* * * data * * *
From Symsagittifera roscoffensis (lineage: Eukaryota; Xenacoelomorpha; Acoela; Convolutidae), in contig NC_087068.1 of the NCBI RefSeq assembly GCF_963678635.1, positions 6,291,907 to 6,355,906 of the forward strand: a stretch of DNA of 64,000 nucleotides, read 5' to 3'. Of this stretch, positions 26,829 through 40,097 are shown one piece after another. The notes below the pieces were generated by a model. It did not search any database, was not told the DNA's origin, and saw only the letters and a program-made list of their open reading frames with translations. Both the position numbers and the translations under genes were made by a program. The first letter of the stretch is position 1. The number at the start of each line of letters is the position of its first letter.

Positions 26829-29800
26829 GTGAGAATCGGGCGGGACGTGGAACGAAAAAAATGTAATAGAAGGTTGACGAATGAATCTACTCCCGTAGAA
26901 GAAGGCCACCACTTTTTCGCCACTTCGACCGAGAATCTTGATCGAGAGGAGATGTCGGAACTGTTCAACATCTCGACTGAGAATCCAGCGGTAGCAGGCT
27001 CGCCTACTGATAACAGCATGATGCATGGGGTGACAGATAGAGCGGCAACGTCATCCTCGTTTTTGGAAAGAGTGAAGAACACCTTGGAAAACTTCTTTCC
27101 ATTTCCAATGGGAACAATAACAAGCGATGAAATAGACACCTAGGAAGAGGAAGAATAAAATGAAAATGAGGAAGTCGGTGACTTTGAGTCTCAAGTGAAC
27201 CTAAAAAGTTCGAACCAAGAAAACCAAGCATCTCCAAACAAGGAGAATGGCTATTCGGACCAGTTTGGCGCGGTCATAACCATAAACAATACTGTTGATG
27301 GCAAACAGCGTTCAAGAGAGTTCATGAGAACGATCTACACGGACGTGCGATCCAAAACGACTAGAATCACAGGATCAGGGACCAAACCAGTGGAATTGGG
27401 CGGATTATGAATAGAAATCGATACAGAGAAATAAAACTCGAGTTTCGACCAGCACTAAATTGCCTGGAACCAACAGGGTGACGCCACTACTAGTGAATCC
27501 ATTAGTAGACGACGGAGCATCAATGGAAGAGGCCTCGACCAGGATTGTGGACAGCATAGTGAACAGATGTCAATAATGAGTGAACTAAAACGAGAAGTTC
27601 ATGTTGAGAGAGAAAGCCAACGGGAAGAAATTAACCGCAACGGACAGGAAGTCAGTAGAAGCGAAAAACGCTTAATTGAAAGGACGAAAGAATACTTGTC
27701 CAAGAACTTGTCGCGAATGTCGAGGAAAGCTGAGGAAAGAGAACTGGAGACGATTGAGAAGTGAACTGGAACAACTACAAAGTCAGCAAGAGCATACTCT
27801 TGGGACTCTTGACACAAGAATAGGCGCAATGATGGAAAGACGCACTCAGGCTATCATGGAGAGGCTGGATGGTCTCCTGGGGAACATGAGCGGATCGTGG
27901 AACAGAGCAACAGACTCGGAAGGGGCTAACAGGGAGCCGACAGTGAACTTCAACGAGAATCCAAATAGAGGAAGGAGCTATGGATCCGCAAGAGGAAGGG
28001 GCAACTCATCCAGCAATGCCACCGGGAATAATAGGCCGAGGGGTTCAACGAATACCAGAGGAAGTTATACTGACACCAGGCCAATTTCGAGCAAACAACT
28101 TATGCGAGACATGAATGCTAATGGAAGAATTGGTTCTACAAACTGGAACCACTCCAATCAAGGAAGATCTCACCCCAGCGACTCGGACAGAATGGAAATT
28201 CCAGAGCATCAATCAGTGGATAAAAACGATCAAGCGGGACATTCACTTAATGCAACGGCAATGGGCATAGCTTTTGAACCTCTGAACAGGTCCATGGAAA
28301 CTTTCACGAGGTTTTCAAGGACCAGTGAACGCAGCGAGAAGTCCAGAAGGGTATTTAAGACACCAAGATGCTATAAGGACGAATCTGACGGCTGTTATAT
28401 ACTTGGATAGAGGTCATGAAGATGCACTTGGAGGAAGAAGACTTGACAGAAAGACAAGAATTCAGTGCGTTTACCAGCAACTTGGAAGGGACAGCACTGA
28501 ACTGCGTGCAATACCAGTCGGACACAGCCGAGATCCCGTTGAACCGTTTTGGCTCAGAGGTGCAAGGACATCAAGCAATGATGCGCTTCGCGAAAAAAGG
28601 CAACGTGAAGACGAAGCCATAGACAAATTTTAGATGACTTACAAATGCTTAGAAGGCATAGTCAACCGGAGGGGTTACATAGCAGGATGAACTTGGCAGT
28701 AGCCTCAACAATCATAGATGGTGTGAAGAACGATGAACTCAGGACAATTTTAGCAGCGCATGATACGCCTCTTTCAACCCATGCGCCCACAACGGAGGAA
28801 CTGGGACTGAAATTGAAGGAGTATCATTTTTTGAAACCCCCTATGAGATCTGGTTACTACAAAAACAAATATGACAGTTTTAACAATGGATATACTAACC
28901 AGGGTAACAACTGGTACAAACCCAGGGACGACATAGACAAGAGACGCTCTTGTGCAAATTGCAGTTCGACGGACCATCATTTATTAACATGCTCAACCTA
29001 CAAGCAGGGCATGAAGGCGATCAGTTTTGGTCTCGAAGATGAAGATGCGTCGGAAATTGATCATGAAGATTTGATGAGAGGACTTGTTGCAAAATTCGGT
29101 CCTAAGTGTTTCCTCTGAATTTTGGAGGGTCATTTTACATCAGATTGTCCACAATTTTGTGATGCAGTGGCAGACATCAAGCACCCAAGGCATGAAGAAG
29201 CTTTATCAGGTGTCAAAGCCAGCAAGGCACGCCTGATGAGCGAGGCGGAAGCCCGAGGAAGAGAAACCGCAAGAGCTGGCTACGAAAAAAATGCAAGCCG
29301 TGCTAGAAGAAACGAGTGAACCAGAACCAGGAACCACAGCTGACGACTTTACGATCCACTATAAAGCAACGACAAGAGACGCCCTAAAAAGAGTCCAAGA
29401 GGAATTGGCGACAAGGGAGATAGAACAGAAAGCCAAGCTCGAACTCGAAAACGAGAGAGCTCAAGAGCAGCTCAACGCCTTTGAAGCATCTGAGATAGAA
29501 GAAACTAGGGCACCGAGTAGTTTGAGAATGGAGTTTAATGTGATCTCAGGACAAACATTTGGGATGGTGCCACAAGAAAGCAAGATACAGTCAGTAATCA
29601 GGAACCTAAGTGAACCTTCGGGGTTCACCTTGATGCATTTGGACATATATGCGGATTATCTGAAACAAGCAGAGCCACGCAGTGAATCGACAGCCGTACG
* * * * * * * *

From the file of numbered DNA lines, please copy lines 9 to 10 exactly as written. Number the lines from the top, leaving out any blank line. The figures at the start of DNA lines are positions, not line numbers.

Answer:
27401 CGGATTATGAATAGAAATCGATACAGAGAAATAAAACTCGAGTTTCGACCAGCACTAAATTGCCTGGAACCAACAGGGTGACGCCACTACTAGTGAATCC
27501 ATTAGTAGACGACGGAGCATCAATGGAAGAGGCCTCGACCAGGATTGTGGACAGCATAGTGAACAGATGTCAATAATGAGTGAACTAAAACGAGAAGTTC